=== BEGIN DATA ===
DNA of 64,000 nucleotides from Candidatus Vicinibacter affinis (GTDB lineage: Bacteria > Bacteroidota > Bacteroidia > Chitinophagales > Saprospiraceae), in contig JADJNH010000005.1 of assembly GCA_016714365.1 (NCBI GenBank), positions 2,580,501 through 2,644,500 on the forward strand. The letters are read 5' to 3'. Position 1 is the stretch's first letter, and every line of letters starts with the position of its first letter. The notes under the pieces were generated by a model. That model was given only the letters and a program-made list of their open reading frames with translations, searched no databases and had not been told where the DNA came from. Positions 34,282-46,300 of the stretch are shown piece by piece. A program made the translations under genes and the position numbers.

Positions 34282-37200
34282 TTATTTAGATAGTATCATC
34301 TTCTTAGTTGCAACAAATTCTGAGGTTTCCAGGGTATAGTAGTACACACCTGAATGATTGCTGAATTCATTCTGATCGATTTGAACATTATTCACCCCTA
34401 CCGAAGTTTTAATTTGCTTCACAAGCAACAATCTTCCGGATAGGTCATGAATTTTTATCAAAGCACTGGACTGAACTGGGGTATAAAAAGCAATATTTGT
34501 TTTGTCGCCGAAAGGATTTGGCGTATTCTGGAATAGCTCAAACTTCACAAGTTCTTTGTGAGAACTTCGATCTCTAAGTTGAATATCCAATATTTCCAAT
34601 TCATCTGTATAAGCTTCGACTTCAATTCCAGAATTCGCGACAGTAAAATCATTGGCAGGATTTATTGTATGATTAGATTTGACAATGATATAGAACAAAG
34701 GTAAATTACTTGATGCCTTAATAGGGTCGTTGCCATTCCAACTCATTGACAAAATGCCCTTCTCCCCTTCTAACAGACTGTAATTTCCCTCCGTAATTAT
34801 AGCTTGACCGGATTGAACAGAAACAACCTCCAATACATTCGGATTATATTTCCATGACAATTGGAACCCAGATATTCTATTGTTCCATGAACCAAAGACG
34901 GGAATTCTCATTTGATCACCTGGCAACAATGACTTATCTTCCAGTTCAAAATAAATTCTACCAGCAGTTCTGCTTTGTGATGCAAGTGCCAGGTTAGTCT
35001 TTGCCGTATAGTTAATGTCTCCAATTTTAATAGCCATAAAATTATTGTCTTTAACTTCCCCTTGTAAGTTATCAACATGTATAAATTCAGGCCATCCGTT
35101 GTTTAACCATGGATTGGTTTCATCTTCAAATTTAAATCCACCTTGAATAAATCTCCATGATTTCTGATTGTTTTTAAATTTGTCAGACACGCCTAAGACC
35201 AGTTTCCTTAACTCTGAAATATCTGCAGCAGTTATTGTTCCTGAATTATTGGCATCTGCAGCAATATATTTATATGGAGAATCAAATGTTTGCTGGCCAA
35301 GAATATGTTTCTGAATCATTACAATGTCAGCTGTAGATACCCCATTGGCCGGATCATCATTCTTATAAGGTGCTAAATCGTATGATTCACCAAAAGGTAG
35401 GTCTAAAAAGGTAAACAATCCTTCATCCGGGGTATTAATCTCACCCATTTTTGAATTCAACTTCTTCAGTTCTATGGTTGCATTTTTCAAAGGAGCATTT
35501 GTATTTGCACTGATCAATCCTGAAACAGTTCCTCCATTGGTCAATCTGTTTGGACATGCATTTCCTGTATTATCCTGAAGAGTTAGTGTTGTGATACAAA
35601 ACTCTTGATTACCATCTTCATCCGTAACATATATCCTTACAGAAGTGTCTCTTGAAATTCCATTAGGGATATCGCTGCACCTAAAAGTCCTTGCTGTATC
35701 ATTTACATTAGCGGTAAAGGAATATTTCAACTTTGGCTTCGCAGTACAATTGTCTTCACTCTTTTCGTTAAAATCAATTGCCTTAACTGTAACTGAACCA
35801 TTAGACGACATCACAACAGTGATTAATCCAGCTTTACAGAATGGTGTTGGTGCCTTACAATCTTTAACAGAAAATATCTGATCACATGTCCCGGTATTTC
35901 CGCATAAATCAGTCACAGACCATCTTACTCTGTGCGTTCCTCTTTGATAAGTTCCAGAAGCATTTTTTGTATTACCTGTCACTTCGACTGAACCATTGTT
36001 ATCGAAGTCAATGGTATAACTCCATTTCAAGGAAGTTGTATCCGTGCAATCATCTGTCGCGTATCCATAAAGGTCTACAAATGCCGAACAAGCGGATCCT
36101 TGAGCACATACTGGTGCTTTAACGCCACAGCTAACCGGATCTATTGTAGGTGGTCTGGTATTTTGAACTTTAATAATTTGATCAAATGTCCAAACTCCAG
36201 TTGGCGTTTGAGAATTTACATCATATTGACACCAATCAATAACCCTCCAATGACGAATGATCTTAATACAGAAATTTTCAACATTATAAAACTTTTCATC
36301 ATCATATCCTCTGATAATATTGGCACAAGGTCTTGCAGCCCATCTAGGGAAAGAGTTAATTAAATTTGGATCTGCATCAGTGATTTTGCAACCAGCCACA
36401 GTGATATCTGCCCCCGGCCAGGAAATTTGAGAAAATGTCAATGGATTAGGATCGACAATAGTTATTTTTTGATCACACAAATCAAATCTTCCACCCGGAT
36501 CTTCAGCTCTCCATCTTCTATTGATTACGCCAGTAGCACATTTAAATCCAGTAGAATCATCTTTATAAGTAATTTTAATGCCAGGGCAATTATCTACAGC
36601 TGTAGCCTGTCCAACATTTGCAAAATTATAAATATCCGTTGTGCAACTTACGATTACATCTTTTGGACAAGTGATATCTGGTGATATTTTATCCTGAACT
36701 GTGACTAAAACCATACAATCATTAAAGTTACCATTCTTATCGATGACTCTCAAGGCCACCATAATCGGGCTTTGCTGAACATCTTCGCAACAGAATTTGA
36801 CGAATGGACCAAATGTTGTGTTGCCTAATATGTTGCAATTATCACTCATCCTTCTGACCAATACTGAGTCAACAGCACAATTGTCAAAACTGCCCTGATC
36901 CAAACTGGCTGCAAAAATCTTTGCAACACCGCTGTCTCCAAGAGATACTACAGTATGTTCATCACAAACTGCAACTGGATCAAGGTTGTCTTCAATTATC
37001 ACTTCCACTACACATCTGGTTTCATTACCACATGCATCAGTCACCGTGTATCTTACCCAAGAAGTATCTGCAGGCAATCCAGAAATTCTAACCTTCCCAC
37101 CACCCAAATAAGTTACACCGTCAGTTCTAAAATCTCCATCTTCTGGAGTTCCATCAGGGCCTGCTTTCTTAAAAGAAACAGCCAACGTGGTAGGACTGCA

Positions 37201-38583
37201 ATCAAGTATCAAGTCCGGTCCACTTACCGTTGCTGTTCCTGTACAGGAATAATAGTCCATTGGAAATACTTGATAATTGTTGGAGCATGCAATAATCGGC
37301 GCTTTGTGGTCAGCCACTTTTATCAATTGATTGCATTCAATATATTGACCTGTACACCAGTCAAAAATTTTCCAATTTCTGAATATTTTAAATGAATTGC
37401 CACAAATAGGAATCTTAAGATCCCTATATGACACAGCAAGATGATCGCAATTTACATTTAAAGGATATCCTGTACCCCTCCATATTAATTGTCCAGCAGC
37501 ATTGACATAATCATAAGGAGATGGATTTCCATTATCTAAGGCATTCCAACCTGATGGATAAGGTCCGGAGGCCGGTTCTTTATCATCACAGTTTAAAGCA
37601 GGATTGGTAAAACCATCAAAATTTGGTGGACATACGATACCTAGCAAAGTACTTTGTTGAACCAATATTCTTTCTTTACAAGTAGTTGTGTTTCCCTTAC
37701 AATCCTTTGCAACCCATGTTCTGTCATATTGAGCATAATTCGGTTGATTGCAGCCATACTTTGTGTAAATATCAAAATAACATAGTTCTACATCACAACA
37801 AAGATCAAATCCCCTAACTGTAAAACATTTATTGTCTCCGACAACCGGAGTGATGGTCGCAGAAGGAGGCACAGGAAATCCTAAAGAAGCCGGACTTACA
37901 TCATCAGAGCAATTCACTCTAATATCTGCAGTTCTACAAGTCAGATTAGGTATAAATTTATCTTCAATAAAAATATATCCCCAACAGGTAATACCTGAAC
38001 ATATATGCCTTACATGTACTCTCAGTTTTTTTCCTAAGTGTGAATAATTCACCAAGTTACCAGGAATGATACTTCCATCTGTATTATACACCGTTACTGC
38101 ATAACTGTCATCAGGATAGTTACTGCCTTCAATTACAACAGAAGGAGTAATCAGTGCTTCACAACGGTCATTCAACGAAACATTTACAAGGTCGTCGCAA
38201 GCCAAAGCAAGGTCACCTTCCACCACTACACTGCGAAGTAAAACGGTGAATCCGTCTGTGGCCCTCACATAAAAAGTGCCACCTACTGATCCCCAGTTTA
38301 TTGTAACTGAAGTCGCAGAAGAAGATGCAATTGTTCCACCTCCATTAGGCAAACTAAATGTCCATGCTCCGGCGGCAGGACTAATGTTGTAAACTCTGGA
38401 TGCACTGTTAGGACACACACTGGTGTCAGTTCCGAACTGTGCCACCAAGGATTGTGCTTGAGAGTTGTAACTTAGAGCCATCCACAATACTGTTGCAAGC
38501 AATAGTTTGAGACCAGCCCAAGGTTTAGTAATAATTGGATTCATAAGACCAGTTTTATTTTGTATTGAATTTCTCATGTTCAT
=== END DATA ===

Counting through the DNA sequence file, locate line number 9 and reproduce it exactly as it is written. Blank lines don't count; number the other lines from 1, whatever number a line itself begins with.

34801 AGCTTGACCGGATTGAACAGAAACAACCTCCAATACATTCGGATTATATTTCCATGACAATTGGAACCCAGATATTCTATTGTTCCATGAACCAAAGACG